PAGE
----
What does Morgan Freeman hope people will remember most about his career?
The Oscar-winning actor was stumped by my question at first. He had a hard time putting his response into words. And while Freeman is known for taking dramatic pauses when speaking, these pauses were longer than usual.
“Oh, you know, uh, I think I’ve done some stuff that may be memorable,” said Freeman Saturday while walking the step-and-repeat at the annual Gene Siskel Film Center gala at the Ritz-Carlton Chicago hotel. “But, I don’t know. I hope they just say, ‘He was a nice guy. He tried hard. He did his work.’”
Apparently it’s not easy talking about your accomplishments, even at an event billed as “A Candid Conversation with Morgan Freeman” where all you’re going to talk about is, well, your accomplishments. Jon Turteltaub — who directed Freeman in “Last Vegas” and served as the moderator Saturday — had an easier time putting Freeman’s legacy into words.
“Morgan is kind of like a statue that you just know is going to be there and know it’s going to be solid and know it’s going to be beautiful,” Turteltaub said on the step-and-repeat. “You don’t question if it’s going to be beautiful tomorrow or the next day. It’s something you can trust. When Morgan Freeman is on screen, you feel safe. I think that’s his legacy. He’s that actor that was a lock that everyone could rely on.”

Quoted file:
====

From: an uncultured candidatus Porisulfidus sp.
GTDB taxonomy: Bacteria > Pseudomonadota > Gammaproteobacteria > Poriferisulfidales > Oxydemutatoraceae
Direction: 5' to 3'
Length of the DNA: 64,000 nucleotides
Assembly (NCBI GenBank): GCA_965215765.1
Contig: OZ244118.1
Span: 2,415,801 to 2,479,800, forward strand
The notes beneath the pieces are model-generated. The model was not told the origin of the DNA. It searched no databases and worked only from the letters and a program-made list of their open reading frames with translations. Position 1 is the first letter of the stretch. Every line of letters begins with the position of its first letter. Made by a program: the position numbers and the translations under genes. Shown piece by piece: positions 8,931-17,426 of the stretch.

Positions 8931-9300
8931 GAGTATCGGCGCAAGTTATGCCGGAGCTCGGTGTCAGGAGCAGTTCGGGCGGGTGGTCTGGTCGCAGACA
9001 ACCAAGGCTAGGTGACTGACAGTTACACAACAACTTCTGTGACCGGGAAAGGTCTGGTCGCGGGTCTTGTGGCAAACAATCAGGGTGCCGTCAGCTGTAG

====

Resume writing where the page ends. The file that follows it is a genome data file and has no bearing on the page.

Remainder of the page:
This “safe” feeling has long been part of Freeman’s charm. He has the ability to command respect with his calming baritone voice and on-screen presence, which is why he often plays the wise voice of reason in films (that is, when he’s not serving as the narrator). It’s a market Freeman seems to have cornered. He’s played Nelson Mandela (“Invictus”), a wizard (“The Lego Movie”) and even God (“Bruce Almighty” and “Evan Almighty”). Freeman is a rare breed in Hollywood, but is there any young actor coming up today that reminds Freeman of himself?
“No,” Freeman said. “The young actors who are working have their own persona. I haven’t looked at one and said ‘Just like me.’”
Turteltaub echoed that sentiment, but for different reasons.
“You’re never going to meet a young actor who reminds you of Morgan Freeman,” Turteltaub said. “Morgan Freeman was an old actor from the time he was a young actor. The actor who reminds me most of Morgan Freeman, in an odd way, is Anthony Hopkins — somebody who was born 50 years old and seems to always have been 50 years old.”
Freeman has been nominated for five Oscars, winning best supporting actor for his role in “Million Dollar Baby.” He’s one of the highest-ranking actors of all time in terms of his movies’ box office grosses, thanks in part to the Christopher Nolan-directed “The Dark Knight,” which filmed in Chicago. The trilogy wrapped up with “The Dark Knight Rises” in 2012, Batman will be seen next in the Zack Snyder-directed “Batman v Superman: Dawn of Justice.” Does the movie fan in Freeman wish Nolan would have made more Batman movies?
“Not really, no,” Freeman said. “Keep moving. But if I had a wish list, it’s that Chris Nolan calls me.”
Knowing my brief time with Freeman was running out, I asked if there was a motto or piece of advice he’s abided by throughout his career.
“Yes,” said Freeman, much to my relief. “’If you want to do it — do it.’”
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